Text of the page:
6. Water deuterium fractionation in the low-mass protostar NGC1333-IRAS2A

    NASA Astrophysics Data System (ADS)

    Liu, F.-C.; Parise, B.; Kristensen, L.; Visser, R.; van Dishoeck, E. F.; Güsten, R.

    2011-03-01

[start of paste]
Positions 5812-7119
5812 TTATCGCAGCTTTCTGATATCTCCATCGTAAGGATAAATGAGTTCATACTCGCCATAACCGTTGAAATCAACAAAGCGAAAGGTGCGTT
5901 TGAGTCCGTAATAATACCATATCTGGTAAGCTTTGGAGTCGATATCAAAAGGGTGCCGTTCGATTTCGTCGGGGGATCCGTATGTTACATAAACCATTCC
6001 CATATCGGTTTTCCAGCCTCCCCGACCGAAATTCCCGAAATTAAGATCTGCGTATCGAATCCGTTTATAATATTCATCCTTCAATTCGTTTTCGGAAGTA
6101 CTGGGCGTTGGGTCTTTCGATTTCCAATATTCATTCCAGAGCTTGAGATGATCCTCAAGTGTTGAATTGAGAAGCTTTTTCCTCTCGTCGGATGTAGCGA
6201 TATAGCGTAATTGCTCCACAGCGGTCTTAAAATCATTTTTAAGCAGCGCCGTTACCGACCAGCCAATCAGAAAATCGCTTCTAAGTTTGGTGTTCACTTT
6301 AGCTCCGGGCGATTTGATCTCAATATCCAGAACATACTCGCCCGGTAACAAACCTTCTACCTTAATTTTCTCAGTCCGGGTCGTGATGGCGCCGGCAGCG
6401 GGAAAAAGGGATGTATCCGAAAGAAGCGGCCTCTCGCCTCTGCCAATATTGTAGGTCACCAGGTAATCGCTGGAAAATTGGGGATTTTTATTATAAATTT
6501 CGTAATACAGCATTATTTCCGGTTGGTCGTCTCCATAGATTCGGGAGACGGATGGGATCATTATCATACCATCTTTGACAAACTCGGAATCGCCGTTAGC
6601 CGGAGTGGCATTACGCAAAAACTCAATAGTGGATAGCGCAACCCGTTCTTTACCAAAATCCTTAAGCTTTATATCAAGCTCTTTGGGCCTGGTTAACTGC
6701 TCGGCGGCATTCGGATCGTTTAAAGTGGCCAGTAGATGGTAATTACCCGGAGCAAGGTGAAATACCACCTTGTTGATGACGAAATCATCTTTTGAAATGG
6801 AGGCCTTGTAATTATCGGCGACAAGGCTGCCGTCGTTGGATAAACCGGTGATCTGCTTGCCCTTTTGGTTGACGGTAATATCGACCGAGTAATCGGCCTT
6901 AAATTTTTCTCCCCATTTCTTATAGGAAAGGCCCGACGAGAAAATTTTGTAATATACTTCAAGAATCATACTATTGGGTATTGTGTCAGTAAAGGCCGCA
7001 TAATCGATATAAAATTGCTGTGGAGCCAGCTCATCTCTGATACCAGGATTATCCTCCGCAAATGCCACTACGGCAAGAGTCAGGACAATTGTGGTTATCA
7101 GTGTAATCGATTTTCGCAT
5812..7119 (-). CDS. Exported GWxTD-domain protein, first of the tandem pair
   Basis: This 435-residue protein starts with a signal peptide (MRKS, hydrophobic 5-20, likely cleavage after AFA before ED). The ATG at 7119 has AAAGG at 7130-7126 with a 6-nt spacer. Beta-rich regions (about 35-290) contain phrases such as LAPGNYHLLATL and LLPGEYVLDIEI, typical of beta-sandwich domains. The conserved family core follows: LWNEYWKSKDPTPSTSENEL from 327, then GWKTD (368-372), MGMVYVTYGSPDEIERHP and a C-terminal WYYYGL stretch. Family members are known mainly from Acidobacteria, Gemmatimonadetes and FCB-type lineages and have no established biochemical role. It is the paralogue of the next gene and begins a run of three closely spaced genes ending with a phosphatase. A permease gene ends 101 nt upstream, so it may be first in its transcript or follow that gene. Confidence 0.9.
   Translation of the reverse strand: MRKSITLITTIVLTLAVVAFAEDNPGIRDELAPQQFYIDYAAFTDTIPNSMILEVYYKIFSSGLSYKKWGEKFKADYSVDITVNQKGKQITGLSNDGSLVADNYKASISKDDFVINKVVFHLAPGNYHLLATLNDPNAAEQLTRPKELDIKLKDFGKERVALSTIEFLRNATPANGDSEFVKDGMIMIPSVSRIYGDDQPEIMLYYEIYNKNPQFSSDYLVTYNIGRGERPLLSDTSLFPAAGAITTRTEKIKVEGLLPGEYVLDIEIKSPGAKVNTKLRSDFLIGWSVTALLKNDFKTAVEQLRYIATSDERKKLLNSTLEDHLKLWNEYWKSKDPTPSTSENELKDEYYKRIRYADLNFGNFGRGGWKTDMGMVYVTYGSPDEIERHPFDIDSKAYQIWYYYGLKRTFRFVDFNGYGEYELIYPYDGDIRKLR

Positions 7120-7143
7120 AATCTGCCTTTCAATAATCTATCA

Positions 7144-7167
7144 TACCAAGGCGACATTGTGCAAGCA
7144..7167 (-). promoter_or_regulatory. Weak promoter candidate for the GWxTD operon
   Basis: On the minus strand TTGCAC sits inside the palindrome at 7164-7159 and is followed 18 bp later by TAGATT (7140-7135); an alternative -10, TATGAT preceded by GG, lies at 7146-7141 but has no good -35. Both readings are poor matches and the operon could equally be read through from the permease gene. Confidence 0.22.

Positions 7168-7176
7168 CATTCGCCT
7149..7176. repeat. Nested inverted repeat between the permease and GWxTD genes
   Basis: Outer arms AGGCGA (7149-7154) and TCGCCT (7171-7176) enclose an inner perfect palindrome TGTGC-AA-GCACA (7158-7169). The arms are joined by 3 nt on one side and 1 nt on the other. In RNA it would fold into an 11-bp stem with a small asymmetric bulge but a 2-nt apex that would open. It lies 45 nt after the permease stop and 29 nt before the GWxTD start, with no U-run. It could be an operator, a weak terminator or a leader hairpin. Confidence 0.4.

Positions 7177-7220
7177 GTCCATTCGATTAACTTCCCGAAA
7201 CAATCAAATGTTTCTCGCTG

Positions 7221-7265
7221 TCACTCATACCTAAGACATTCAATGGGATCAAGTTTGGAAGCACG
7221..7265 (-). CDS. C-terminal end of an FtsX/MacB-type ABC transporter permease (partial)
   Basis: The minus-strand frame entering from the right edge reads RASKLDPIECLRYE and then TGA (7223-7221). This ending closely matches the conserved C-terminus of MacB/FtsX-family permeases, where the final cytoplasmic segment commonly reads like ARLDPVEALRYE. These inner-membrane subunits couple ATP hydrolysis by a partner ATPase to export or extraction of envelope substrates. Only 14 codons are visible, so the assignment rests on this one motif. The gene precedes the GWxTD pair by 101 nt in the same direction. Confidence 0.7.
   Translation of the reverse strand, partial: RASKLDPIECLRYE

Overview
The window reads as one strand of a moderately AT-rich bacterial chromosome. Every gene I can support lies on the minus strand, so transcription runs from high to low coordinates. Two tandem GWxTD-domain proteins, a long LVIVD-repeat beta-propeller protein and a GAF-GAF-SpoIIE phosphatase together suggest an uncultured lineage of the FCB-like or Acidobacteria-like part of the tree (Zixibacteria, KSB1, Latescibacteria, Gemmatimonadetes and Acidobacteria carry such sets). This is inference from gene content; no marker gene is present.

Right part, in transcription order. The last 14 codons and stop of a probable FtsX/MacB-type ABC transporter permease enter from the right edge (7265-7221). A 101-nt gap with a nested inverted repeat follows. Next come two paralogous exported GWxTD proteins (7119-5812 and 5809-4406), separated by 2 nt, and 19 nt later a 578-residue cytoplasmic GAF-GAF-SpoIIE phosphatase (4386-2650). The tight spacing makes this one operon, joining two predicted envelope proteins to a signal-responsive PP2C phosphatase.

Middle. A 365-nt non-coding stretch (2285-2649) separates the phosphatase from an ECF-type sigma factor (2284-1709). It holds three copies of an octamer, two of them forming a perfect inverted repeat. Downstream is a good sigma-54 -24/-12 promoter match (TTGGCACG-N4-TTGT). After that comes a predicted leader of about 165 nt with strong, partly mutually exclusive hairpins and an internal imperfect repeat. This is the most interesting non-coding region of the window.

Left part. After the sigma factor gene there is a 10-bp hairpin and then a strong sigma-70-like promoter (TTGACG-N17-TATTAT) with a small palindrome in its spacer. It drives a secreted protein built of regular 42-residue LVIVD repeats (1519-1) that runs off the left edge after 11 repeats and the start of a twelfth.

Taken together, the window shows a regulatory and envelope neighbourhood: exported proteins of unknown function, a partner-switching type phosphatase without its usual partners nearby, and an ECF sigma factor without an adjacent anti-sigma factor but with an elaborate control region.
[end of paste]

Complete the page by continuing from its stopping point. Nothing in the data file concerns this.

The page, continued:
Context. Although deuterium enrichment of water may provide an essential piece of information in the understanding of the formation of comets and protoplanetary systems, only a few studies up to now have aimed at deriving the HDO/H2O ratio in low-mass star forming regions. Previous studies of the molecular deuteration toward the solar-type class 0 protostar, IRAS 16293-2422, have shown that the D/H ratio of water is significantly lower than other grain-surface-formed molecules. It is not clear if this property is general or particular to this source. Aims: In order to see if the results toward IRAS 16293-2422 are particular, we aimed at studying water deuterium fractionation in a second low-mass solar-type protostar, NGC1333-IRAS2A. Methods: Using the 1-D radiative transfer code RATRAN, we analyzed five HDO transitions observed with the IRAM 30 m, JCMT, and APEX telescopes. We assumed that the abundance profile of HDO in the envelope is a step function, with two different values in the inner warm (T > 100 K) and outer cold (T < 100 K) regions of the protostellar envelope. Results: The inner and outer abundance of HDO is found to be well constrained at the 3σ level. The obtained HDO inner and outer fractional abundances are xHDO_in = 6.6 × 10-8-1.0 × 10-7(3σ) and x^{HDO}out=9×10-11= 9 × 10-11-1.0-1.8 × 10-9(3σ). These values are close to those in IRAS 16293-2422, which suggests that HDO may be formed by the same mechanisms in these two solar-type protostars. Taking into account the (rather poorly onstrained) H2O abundance profile deduced from Herschel observations, the derived HDO/H2O in the inner envelope is ≥1% and in the outer envelope it is 0.9%-18%. These values are more than one order of magnitude higher than what is measured in comets. If the same ratios apply to the protosolar nebula, this would imply that there is some efficient reprocessing of the material between the protostellar and cometary phases. Conclusions: The H2O inner fractional